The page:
By Barry Kemp, Head of Managed IT at Vox
With the demand for cloud-based services growing as South African companies look to enable seamless remote or hybrid working and mitigate against power outages, local providers have been continually improving their offerings in order to provide customers with solutions that compare with those of international peers, but are more cost-effective.
Changes in business and society in response to the multiple levels of lockdowns over the past year has however seen these organisations taking a new view toward the continued use of on-premise infrastructure. The first headache is floorspace: at a time when many offices are downsizing as they adjust to a hybrid working model where everyone is not in at the same time, the area dedicated to a company’s on-premise infrastructure remains the same.
Beyond worrying about office leases, they need to worry about cooling for their server room, that connectivity remains uninterrupted and perhaps even the increased physical security risk from having your equipment in a sparsely occupied building. Not to mention ensuring that your generators are topped up with fuel, serviced as required and is regularly tested; there have been many instances where companies have been left in the dark after a power outage because their generator has failed to kick in.
This is a growing distraction for businesses at a time when many are looking to cut costs and recover from a tough economic environment. For organisations that already have their own infrastructure, and are looking to maximise their investments, co-location gives them the ability to place their infrastructure at data centres, which offers peace of mind when it comes to physical security, and reliability of power supply and access to connectivity.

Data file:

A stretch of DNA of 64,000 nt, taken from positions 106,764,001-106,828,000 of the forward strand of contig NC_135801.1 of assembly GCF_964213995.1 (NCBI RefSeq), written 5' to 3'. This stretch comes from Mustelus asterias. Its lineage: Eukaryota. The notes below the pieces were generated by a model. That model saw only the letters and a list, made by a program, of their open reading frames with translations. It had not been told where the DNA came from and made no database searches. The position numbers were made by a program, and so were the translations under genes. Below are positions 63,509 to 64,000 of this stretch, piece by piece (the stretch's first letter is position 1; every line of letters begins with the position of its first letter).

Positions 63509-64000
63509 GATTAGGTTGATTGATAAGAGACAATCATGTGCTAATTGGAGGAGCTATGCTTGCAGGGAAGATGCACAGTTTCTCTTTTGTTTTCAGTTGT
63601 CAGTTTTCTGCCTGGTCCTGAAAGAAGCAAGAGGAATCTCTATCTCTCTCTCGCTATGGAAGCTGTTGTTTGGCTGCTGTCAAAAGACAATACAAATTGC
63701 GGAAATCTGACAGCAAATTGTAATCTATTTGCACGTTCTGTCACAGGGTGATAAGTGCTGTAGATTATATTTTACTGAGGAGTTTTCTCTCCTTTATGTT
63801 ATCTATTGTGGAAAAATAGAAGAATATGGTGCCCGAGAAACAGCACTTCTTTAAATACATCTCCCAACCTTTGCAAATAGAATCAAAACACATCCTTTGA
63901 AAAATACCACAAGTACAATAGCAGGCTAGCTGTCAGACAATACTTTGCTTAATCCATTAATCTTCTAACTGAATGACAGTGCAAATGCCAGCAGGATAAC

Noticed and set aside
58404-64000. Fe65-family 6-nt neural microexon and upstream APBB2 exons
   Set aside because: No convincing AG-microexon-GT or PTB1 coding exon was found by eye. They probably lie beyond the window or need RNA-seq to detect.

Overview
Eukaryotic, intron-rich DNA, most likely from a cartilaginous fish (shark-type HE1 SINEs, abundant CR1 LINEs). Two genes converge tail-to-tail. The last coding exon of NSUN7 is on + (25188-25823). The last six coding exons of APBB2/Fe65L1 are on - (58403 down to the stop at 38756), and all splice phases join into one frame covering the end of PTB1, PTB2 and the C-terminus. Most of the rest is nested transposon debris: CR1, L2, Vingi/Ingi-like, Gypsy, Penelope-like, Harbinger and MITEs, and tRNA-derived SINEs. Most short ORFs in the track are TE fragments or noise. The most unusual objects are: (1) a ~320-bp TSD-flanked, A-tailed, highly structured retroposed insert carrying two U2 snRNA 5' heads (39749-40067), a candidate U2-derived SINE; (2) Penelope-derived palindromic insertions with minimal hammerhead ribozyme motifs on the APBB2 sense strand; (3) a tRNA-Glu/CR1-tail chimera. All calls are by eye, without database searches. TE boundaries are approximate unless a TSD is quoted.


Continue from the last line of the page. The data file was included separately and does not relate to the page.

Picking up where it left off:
Co-location isn’t the final solution however; while it keeps companies from having to worry about many of the external challenges traditional office environments would face, it still leaves them responsible for maintaining their servers that will now be located inside a vendor-neutral data centre.
Breaking free of IT maintenance
Fully freeing themselves from having to worry about IT infrastructure requires them to take the next step, and instead migrate to a virtual data centre, such as that offered by Vox, which provides them with remote compute and storage capabilities, as well as a range of connectivity solutions including direct point to point, VPN, MPLS or dedicated Internet breakout, all connected through a secure edge gateway.
Continuous developments by Vox over the past few years have ensured competitiveness with solutions offered by international providers, with new innovations being rolled out to cater to growing business requirements and the latest trends, such as the growing preference for multi-cloud.
Through offerings such as CrossConnect, customers have access to up to a 1Gbps dedicated link that provides a secure direct connection between Vox’s Virtual Data Centre and other providers, be it another co-location facility, or to a public cloud such as Amazon Web Services or Microsoft Azure.
Making cloud more cost-effective
Based at data centre facilities that adhere to the latest ISO 27001 and ISO 9000 standards, turning to a virtual data centre takes away the headache of companies having to manage large IT infrastructure anymore – safe in the knowledge that there are highly skilled specialists to assist with managed cloud or migration services if needed.
Being a local company, Vox can work closer with customers in order to design and implement unique network requirements that they might have. In fact, Vox uses its own virtual data centre to run its connectivity and voice business.
Leaving companies with fewer things to manage – their operating system, applications and data – not only means that IT staff have more time to carry out more strategic tasks that add real value, but businesses stand to benefit overall from the agility and flexibility of moving from capital expenditure to a consumption based model.
In Vox’s instance, this also means being able to provide local support for customers, as well as to bill in Rands and not Dollars, making it more cost effective and ensuring that customers are not subject to billing increases resulting not from increased consumption, but as a result of currency depreciation. With a return to loadshedding, a trend toward hybrid working, and availability of quality local solutions, can your company afford not being in the cloud?